June 8, 2022
Specify Hot List: Annie Bevan
The executive director of mindful MATERIALS explains how a resource that began as an in-house library grew into a powerful specifying tool for the entire architecture and design industry.
By: Murrye Bernard
Specify: What inspired HKS to share the platform of sustainability information they’d developed in 2014 with the larger design community?
Annie Bevan: HKS’s designers wanted to know more about what was in the products they were using, but they didn’t have (a) a consistent [method for asking] their manufacturer partners or (b) a streamlined way to [record] which products had transparency and optimization information and which did not.
The label (and an associated spreadsheet for manufacturers to complete) gave them a way to tie transparency to materials—by physically attaching a simple indicator to products in their library.
Specify: Right. Now designers recognize that label as meaning a product’s manufacturer is practicing transparency.
AB: From the start, the label generated interest among other design firms. And HKS realized the system could have far greater impact if the [information request] to manufacturers was much larger. So the firm took its system and the underlying data and made that publicly available in a digitized format (enter the mindful MATERIALS Library!) to drive a larger, more unified ask of the industry.
Specify: How does the platform sustain itself now?
AB: Currently, mindful MATERIALS enables a cross-functional, industry-wide collaboration hub. The pledges of various stakeholders in the hub drive create an aligned set of standards, and that powers a curated and connected digital materials library with a vision that “mindful materials” are clear to identify, easy to find, and the standard on every building.
Specify: Is it geared toward any particular green certifications?
AB: As a certification-agnostic collective, representing all stakeholders in the built environment, our biggest value is in the act of convening the industry to build the hub of central, aligned resources and solutions.
That’s why our biggest initiative right now is building a Common Materials Framework to support achievement of the material sustainability
components of all stakeholder pledges, such as the AIA Materials Pledge and the Interior Design Pledge for Positive Impact, among all others. The Framework will enable sustainability as a product decision point in every project in the future.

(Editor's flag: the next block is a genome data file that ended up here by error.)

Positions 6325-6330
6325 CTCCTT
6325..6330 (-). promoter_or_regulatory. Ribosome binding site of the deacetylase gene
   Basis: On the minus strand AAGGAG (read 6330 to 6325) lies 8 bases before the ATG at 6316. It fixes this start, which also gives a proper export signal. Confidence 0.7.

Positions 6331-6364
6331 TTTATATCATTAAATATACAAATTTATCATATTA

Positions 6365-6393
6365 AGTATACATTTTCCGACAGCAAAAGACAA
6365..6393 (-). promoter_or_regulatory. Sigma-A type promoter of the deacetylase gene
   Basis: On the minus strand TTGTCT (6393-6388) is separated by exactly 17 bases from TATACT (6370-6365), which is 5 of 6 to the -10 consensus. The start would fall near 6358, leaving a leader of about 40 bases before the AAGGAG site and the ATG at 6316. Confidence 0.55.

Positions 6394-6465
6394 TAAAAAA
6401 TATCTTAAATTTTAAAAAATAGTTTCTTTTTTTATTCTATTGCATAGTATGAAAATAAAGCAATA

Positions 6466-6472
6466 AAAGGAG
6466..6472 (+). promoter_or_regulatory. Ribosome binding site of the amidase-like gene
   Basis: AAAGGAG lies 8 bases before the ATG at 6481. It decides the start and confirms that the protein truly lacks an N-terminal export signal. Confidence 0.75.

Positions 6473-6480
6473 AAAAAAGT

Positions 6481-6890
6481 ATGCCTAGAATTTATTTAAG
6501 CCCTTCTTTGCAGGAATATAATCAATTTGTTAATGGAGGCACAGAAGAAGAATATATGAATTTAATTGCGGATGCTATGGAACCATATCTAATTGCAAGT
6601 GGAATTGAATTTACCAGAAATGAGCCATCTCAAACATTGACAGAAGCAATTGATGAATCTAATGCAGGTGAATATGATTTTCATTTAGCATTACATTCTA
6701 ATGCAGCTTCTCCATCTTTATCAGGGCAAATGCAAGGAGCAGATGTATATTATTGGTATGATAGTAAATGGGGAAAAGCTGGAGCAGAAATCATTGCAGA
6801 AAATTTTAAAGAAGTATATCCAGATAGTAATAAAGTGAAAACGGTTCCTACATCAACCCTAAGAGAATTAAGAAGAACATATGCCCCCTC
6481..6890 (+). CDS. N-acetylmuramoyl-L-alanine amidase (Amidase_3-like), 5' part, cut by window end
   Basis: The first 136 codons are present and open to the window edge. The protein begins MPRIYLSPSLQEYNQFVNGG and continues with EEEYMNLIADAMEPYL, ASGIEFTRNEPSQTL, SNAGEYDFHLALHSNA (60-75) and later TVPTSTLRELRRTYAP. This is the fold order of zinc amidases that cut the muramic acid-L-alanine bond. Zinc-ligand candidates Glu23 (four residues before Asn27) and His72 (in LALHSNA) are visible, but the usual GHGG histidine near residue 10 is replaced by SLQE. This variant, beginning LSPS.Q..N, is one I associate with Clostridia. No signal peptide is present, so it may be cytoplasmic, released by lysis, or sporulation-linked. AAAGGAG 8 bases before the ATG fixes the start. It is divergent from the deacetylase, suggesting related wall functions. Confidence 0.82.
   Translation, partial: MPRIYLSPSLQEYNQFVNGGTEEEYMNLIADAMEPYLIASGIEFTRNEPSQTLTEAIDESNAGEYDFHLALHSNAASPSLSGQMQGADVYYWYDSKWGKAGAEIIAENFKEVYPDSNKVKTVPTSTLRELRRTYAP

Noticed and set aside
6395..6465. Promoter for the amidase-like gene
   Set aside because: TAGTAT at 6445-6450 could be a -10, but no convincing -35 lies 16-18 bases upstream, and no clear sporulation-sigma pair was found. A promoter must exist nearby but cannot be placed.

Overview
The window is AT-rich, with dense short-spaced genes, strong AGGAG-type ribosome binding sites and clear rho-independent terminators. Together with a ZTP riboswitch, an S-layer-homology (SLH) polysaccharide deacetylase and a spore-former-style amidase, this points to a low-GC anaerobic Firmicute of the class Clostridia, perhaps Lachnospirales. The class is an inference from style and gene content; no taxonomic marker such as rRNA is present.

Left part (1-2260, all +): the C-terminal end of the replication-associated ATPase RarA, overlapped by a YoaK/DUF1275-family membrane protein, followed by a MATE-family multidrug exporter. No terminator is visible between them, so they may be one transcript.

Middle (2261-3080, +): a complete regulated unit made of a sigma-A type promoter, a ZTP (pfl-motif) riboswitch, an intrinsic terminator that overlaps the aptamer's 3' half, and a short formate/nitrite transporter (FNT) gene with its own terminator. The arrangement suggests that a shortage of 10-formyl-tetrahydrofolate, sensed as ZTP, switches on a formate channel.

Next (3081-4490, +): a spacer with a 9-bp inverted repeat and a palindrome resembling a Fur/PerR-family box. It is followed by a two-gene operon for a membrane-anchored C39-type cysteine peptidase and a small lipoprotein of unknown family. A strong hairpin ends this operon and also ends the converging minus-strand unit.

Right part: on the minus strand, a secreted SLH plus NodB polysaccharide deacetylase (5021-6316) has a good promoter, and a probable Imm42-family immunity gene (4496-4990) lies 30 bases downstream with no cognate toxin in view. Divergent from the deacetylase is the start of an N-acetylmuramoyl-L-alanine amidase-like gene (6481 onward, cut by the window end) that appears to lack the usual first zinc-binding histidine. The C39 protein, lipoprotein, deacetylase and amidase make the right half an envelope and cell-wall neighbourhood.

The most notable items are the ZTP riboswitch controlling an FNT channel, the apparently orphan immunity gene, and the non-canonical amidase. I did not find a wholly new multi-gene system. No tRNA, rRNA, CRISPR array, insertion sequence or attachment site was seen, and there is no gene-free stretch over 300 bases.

Our next frontier is working with owners on assembling an Owners Forum (a cross-sectional group representing all different types of owners).
Specify: What feedback have you received from designers and manufacturers?
AB: Designers seem to be eager for next steps and accountability. They want to know how they can make better choices, and mindful MATERIALS allows them to do that by making the connection between sustainability documentation and materials data explicit. From the manufacturers’ standpoint, we’d love to hear examples of how their products supported the sustainability goals of projects.
Specify: What are your latest updates to the system?
AB: We recently updated the library to reflect five buckets, according to the AIA Materials Pledge: Climate Health, Human Health, Ecosystem Health, Social Health and Equity, and Circularity. Project teams seeking products that align with these buckets can search the library for options addressing them.
In the future, the library will be evolving, in which case the mM team will be focusing on digitizing the Common Materials Framework (the materials road map) and having that digitized filter system follow the products into all technologies where product decisions are made. This will further reduce the time it takes to find sustainable products, while also aligning the industry on an agreed-upon definition of what a sustainable product is; mM is seeking to become the United Nations of sustainable materials